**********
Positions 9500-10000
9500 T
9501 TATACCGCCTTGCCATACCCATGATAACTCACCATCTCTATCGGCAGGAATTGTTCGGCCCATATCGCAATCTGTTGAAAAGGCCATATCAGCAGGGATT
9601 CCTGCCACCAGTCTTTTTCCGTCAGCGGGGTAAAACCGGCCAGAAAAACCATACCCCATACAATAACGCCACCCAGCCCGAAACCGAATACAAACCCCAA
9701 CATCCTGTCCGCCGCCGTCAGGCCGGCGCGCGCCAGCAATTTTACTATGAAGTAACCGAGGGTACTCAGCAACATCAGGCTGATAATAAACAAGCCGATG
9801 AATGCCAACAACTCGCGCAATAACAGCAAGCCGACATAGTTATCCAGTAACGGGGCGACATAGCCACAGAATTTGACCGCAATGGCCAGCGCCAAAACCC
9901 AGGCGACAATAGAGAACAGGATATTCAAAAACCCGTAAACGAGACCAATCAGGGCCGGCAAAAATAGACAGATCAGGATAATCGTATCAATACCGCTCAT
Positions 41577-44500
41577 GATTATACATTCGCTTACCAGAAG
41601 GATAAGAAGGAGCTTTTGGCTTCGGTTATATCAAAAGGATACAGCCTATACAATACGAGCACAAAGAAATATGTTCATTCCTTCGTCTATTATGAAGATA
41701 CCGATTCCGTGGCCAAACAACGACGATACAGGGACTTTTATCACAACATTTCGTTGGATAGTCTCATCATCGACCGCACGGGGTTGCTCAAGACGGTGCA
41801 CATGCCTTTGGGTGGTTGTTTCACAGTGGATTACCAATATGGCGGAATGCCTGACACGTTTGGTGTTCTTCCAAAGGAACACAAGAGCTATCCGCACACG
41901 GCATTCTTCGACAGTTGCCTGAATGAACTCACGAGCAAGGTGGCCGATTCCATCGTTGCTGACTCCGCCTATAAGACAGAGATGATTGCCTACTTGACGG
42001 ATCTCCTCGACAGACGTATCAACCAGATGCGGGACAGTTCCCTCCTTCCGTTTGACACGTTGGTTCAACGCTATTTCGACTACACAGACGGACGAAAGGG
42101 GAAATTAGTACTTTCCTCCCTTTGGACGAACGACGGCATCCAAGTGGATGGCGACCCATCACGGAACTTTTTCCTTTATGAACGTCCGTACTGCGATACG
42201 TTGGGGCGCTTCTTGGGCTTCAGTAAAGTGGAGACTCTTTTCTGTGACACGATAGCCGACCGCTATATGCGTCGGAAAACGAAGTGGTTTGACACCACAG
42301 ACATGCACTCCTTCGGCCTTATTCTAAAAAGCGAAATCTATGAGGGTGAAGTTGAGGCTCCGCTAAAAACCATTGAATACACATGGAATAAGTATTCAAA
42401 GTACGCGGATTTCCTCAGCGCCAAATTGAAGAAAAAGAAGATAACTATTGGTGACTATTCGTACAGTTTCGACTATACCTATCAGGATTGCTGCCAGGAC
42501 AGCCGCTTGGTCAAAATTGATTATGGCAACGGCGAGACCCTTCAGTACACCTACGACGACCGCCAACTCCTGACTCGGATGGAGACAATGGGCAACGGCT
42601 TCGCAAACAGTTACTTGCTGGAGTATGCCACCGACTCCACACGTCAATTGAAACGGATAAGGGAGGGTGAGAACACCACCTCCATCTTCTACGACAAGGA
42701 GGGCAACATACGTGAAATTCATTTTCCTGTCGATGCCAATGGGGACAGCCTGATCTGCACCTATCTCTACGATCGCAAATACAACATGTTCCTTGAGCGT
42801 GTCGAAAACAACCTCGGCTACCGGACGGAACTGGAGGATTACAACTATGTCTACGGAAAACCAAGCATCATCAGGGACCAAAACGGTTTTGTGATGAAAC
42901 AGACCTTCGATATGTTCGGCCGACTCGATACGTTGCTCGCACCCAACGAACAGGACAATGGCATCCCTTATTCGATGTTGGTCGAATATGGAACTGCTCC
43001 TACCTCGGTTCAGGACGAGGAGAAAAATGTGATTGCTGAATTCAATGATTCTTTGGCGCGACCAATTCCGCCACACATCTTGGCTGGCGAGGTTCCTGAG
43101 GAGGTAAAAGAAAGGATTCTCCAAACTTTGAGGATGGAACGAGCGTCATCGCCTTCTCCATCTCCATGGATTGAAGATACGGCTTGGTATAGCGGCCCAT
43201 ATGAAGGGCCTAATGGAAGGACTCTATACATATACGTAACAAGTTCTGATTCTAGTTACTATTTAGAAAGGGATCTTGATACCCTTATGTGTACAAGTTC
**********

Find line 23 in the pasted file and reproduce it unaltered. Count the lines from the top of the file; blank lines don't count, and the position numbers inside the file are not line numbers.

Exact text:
42901 AGACCTTCGATATGTTCGGCCGACTCGATACGTTGCTCGCACCCAACGAACAGGACAATGGCATCCCTTATTCGATGTTGGTCGAATATGGAACTGCTCC